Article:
What’s the State of Your Stats: Ugly or Lovely Origami?

Several CS-SIS members (myself included!) took part in the TS-SIS sponsored session “Data, Stats, Go: Navigating the Intersections of Cataloging, E-Resource, and Web Analytics Reporting” for AALL’s 2020 annual conference live stream programming last week. In case you missed it, or had issues with the live stream, attendees can now watch the recording on-demand by visiting: https://cdmcd.co/Wv977d

Select “handouts” to access the slides PDF as well as a 2-page handout at the end of the file, and choose “on-demand recording” to watch the video. The content of this session included a wide range of examples showing the types of data we are all collecting for our institutions, and organization represented included both law firm and academic libraries. Several platforms were shared about, and their data types compared including repositories, integrated library systems, websites, ticketing, and more.

We broke down our data-driven discussion into three major parts:

  1. The Landscape (WHERE you pull your data from, and analytics versus statistic)
  2. The [Pain] Points (WHAT you are gathering, with an emphasis on process vs. technology pain points)
  3. The Life of the Story (WHY you are reporting, WHO you share it with, and HOW you visualize it)

The live session featured interactive polling for each section of the presentation, and an “ugly origami” exercise where participants were asked to write on and fold a single sheet of paper to create a symbol of their statistics (…the catch was not knowing exactly what you were doing in advance)! We had fun literally visualizing how ugly our stats truly are when we don’t think about what, why, and how we collect our data in advance. We shared our favorite tools for leveling up stats visualization, and encouraged attendees to think more critically and creatively about their library’s data.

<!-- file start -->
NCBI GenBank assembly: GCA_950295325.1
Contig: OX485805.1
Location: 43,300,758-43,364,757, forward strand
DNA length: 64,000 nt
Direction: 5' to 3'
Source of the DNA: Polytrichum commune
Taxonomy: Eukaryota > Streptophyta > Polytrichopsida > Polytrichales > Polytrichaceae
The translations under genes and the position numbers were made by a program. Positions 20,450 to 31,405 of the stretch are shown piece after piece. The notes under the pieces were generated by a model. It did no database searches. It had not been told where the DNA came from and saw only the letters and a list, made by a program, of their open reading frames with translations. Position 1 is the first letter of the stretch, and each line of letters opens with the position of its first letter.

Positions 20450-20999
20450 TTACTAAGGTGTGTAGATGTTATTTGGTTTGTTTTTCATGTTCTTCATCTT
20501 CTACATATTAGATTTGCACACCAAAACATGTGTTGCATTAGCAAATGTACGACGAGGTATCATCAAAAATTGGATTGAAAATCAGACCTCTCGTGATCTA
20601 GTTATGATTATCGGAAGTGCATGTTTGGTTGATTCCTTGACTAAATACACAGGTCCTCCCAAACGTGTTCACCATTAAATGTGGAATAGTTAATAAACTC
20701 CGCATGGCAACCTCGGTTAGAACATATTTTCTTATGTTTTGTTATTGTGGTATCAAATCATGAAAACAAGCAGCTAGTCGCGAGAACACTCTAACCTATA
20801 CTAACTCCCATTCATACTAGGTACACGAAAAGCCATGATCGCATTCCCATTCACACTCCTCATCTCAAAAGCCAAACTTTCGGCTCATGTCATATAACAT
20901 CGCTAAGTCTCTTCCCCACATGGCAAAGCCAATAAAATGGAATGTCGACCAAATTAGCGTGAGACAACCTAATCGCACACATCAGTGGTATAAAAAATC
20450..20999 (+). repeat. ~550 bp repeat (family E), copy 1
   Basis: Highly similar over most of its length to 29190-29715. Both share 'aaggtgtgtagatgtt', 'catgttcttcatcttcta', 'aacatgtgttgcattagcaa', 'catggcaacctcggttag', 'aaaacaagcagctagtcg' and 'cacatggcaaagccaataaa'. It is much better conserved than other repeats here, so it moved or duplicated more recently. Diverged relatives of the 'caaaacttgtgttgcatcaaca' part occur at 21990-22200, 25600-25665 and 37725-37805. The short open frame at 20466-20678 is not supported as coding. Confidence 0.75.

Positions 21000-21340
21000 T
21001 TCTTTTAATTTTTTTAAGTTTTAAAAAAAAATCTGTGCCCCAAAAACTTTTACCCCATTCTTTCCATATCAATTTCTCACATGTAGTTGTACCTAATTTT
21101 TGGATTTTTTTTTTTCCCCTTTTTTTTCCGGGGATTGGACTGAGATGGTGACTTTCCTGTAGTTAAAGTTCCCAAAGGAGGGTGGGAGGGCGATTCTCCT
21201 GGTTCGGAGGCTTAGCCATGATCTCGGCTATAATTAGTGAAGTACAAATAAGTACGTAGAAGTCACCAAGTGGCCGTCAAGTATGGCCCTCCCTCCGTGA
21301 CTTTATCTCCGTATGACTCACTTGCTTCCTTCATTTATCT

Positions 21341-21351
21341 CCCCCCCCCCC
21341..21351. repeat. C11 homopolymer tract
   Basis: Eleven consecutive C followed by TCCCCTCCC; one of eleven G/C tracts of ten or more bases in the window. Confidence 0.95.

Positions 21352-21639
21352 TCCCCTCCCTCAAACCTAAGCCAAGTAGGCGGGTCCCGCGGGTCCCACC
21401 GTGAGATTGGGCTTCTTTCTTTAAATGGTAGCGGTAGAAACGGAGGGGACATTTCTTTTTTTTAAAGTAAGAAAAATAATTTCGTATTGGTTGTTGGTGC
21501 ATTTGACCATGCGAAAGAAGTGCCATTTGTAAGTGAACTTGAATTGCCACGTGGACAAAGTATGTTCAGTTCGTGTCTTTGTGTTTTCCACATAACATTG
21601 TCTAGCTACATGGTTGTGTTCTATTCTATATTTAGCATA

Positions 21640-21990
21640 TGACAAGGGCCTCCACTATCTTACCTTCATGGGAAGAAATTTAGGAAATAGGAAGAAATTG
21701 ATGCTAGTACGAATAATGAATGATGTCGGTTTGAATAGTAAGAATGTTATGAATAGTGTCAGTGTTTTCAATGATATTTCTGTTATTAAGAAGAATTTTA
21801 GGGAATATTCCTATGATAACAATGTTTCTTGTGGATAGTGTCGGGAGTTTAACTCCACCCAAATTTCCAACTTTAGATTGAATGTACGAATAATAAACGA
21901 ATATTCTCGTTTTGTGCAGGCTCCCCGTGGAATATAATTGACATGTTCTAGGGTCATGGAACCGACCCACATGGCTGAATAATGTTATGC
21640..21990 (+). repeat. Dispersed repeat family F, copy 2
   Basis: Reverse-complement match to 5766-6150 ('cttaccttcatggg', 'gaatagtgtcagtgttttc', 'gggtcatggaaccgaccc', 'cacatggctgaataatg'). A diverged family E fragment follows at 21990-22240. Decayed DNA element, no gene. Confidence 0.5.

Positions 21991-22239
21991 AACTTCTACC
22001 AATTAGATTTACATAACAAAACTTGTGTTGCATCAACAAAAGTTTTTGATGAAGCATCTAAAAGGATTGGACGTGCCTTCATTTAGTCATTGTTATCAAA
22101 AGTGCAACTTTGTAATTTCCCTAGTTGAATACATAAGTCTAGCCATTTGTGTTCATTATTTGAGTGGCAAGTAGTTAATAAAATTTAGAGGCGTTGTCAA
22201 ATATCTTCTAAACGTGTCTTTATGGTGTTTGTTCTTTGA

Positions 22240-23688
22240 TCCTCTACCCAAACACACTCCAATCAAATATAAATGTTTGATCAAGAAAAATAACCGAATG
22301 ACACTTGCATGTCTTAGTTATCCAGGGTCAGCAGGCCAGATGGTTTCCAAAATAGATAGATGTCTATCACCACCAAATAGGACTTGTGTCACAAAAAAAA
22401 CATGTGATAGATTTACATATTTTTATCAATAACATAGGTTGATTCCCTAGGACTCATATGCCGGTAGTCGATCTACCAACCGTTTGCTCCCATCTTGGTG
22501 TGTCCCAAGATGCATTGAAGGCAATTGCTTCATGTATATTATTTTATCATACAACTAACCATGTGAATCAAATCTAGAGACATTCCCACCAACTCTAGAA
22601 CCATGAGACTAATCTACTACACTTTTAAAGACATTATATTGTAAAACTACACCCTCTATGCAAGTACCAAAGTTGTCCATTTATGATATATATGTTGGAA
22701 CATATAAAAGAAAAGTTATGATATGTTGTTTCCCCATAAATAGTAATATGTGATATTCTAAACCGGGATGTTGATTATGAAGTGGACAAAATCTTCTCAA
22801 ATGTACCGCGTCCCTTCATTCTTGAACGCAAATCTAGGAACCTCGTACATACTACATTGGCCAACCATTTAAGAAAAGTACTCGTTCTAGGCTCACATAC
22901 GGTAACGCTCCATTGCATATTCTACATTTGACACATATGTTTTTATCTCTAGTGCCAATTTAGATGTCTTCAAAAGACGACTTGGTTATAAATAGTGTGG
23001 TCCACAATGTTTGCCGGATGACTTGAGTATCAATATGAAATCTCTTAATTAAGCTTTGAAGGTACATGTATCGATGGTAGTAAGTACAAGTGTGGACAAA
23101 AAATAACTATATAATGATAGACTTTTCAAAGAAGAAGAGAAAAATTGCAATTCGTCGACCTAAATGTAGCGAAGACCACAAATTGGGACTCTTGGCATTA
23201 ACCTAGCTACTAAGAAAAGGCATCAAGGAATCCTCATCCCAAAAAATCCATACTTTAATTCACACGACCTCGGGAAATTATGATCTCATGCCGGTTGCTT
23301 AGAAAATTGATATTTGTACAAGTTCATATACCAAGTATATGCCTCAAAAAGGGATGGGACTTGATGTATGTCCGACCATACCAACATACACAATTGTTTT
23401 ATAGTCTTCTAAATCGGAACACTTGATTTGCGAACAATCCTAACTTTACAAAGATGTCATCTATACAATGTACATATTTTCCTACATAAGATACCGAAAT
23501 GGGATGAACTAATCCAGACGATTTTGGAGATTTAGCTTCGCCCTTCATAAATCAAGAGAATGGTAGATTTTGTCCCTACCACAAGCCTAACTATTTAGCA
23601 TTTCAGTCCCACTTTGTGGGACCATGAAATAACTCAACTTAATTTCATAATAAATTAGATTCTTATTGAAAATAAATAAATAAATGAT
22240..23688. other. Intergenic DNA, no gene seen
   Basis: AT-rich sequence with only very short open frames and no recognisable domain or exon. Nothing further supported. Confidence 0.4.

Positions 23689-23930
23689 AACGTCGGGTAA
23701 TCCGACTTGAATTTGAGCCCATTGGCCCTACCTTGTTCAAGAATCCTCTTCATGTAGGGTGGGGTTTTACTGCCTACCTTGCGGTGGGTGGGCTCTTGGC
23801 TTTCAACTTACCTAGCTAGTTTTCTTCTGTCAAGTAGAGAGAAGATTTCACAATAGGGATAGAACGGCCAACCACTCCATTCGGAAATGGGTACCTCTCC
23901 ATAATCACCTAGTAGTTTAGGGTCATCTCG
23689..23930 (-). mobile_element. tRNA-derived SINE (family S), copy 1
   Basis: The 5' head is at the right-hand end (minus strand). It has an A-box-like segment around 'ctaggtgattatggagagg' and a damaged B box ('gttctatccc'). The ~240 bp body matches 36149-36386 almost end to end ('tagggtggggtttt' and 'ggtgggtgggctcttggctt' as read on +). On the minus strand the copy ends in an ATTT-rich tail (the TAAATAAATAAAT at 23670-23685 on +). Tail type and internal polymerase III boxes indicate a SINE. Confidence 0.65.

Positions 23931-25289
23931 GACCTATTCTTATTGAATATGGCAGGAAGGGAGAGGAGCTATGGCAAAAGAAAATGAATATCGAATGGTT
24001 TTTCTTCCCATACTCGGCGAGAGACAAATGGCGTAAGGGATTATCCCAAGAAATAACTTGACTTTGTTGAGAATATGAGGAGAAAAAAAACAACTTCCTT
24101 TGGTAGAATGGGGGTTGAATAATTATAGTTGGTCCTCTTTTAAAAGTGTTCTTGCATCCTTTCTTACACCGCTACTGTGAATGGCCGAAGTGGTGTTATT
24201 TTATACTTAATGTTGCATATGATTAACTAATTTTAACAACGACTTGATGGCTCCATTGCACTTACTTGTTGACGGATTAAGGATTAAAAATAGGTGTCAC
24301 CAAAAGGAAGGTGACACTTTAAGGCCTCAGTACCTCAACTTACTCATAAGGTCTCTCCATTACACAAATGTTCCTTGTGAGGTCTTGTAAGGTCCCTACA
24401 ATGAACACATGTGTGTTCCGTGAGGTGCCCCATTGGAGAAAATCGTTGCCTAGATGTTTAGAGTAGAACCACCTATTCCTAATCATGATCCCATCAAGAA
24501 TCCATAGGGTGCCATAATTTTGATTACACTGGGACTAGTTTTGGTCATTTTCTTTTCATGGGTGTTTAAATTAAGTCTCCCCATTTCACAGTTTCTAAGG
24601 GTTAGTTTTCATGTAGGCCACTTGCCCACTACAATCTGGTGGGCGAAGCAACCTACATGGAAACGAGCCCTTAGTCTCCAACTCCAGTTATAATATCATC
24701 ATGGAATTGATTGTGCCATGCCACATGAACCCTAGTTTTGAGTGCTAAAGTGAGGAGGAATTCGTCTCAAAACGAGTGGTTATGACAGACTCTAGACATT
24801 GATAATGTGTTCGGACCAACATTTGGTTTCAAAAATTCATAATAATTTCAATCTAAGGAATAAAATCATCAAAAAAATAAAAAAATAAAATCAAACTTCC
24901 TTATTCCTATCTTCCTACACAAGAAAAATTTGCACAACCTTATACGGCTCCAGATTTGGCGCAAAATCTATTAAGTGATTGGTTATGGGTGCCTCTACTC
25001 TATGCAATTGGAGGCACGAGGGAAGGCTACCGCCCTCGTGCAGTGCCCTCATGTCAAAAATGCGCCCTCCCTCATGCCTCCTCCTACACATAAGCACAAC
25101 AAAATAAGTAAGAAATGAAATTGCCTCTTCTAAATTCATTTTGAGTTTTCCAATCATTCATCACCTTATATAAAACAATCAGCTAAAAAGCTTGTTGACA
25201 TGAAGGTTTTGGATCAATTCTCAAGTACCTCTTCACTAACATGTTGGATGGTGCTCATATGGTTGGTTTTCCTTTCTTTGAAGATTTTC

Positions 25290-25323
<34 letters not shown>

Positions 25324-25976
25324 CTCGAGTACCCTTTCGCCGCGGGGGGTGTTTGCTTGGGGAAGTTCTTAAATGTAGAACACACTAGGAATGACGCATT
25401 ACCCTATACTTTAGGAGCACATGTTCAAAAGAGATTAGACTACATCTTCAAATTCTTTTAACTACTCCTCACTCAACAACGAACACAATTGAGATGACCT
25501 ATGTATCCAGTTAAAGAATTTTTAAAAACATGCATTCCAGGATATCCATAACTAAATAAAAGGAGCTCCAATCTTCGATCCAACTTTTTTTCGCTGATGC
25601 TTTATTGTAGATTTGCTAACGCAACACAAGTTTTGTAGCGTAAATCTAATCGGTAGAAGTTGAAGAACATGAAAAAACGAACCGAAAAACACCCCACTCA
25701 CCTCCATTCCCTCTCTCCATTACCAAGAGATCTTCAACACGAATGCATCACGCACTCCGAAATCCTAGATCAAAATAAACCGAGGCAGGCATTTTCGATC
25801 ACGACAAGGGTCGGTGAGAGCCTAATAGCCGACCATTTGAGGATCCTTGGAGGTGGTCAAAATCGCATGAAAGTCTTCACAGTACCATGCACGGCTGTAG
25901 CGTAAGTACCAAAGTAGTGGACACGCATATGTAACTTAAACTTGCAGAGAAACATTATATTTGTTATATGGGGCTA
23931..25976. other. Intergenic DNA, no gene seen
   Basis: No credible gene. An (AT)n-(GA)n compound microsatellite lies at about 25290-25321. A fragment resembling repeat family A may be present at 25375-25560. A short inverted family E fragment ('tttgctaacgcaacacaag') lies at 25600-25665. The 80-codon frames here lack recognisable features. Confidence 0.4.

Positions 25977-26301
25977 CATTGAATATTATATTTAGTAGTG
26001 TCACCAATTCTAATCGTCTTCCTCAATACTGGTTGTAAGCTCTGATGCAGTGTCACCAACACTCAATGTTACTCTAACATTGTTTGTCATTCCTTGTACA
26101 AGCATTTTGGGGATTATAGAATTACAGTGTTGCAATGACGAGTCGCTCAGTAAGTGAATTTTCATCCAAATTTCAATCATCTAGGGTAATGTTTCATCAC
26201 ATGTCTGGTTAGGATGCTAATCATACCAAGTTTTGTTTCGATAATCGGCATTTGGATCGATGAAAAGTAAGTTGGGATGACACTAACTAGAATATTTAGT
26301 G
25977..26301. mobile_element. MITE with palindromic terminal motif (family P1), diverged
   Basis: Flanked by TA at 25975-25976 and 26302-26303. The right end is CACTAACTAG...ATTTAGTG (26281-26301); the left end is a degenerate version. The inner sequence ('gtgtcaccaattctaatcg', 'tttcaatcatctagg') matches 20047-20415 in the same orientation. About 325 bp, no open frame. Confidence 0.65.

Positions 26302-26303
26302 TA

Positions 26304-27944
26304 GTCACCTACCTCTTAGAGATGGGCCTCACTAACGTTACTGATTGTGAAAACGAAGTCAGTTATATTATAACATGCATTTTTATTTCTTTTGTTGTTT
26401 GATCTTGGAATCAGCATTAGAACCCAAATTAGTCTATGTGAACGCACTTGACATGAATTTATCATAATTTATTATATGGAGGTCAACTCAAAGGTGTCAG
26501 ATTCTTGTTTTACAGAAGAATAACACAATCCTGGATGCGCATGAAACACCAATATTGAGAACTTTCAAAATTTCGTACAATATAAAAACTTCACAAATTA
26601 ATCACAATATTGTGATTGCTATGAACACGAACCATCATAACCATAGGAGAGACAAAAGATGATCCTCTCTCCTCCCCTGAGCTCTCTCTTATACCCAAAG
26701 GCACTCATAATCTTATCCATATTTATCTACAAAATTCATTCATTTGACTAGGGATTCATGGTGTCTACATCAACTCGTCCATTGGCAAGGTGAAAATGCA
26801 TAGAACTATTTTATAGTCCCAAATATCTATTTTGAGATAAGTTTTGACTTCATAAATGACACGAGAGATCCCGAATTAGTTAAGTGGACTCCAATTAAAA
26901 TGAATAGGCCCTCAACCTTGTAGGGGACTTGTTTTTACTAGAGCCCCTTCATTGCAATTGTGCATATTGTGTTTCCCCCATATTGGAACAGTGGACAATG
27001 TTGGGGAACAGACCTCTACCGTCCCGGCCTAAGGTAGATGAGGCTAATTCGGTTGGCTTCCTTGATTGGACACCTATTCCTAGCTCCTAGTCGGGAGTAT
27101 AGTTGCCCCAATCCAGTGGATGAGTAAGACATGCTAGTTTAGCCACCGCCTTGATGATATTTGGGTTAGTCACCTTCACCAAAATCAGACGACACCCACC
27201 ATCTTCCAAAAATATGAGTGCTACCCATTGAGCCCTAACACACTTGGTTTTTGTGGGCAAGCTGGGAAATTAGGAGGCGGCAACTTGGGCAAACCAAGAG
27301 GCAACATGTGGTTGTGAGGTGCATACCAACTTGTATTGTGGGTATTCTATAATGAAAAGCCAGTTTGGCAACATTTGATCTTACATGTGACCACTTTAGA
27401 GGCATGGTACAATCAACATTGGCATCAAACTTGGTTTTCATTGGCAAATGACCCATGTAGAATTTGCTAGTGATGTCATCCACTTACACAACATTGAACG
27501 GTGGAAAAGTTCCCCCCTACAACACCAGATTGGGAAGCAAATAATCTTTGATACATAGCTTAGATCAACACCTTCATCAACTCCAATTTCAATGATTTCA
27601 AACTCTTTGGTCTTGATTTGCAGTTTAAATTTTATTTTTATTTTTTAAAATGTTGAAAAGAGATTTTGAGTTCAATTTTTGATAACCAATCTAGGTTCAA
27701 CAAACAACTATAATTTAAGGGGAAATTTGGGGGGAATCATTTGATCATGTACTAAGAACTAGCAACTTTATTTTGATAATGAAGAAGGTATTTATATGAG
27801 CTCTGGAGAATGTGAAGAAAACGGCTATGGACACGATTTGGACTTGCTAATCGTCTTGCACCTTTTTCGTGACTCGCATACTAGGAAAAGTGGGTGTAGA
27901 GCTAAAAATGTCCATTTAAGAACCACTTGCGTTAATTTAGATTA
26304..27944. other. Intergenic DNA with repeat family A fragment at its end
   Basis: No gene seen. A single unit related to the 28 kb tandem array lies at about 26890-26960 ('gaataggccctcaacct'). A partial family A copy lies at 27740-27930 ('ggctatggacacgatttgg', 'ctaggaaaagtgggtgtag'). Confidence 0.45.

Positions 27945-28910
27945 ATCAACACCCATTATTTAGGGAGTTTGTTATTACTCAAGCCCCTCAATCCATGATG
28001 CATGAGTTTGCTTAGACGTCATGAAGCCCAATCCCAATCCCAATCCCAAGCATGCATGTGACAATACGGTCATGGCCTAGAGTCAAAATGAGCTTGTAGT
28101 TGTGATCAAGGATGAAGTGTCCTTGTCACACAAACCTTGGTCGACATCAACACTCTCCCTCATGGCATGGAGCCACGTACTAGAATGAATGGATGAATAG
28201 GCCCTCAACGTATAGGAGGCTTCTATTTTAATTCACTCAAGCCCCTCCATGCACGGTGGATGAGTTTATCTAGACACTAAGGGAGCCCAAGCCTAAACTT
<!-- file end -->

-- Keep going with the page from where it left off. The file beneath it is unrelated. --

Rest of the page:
Whether you watched the session live, plan to re-watch it later, or only have time to read this blog post, we encourage you to use this set of questions as a guide for using your data to tell more meaningful and powerful stories about your users, services, and resources:

  • What stories to you need to tell using data?
  • What systems can you get that data from?
  • Does the data actually represent what you think it does?
  • What tools could you use, if any, to visualize or report it?
  • What impact or result do you want your data to have?
  • How could you improve the usefulness of your data moving forward?
    • What data do you wish you had tracked?
    • What data do you track that you no longer need?
    • Do you need changes to your procedures?
  • What unintended issues could your changes introduce to other data tracked?

Thank you to everyone who attended. Now, data, stats, go…!

Metadata Services & Special Collections Librarian at UGA Law Library